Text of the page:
There are also environmental risk factors to consider. A friend who is experiencing suicidal ideation and has access to a gun has a higher risk of attempting suicide compared to someone who doesn’t have a gun in their home. Folks who are chronically bullied, exposed to another person’s suicide, or experiencing a personal crisis are also more likely to try to take their life.   

The National Alliance on Mental Illness and the American Foundation for Suicide Prevention  (AFSP) identify signs of suicide by changes in behavior, mood, and speech.  

Changes in Behavior 

A dramatic change in behavior may indicate that someone is suicidal. Increased drug and alcohol use, social withdrawal, aggression, and impulsivity are also signs. People who are feeling suicidal may also sleep much more or much less than they normally do or give away their belongings and say goodbye to people.  

Changes in Mood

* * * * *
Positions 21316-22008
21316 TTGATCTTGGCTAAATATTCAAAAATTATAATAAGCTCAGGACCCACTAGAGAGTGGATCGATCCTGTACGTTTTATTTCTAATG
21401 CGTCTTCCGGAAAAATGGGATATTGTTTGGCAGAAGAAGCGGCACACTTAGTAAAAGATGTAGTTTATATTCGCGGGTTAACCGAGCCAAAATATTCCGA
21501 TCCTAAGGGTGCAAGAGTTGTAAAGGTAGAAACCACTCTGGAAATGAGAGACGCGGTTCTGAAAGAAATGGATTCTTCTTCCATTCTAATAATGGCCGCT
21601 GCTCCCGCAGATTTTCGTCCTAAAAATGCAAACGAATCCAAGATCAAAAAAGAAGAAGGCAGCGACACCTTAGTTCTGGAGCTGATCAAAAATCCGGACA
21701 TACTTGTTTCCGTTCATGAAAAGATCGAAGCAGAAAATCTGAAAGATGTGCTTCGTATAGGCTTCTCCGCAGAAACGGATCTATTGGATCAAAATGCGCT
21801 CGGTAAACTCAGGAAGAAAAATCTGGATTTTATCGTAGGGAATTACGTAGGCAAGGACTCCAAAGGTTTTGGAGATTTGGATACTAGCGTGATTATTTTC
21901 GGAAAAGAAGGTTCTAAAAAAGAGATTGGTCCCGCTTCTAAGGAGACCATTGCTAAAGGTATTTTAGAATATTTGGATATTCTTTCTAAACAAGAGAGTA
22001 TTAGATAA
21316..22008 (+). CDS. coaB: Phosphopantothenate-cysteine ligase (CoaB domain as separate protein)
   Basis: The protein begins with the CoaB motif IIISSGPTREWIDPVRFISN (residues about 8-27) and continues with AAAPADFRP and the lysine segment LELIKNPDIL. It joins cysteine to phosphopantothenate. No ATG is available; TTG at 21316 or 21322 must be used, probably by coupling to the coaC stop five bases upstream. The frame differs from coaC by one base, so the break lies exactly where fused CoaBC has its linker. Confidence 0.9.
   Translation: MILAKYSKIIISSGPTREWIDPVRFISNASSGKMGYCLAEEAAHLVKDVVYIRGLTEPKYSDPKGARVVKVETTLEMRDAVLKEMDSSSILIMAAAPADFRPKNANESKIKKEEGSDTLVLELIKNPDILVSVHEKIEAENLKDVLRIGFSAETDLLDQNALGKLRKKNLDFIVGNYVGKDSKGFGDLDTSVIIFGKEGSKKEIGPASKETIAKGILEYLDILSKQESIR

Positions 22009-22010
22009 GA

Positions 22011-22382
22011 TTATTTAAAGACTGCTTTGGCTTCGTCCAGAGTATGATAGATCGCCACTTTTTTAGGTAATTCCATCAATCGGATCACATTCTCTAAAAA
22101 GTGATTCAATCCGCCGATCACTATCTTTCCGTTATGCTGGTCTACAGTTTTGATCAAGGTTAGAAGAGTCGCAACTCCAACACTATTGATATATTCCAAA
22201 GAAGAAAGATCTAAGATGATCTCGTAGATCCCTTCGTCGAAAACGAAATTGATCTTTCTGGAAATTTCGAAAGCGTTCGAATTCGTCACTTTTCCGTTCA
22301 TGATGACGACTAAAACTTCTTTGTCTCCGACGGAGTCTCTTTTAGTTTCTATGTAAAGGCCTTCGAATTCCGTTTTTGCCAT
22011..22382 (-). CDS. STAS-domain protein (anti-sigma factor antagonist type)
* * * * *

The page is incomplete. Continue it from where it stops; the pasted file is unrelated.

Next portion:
Noticing that your friend’s mood has changed may also be a sign that they are contemplating suicide. Many people who experience suicidal ideation feel irritable, shameful, depressed, anxious, or agitated. Other folks might demonstrate a loss of interest in things they normally enjoy.  

Sometimes, people feel like their symptoms have suddenly improved. This is especially important to look out for because people with depression are often physically exhausted by their symptoms. When they start to feel better, they may also feel that they have the energy to attempt suicide.  

Changes in Speech 

It’s also important to pay attention to the conversation topics you have with your friend. People who express feelings of hopelessness or worthlessness may be at higher risk of attempting suicide. Folks who are feeling suicidal may also talk about feeling trapped or stuck in their symptoms and believing that there is no reason to live. Other people may say that they are worried about being a burden to other people and bluntly tell you that they want to kill themselves.  

Understanding Severity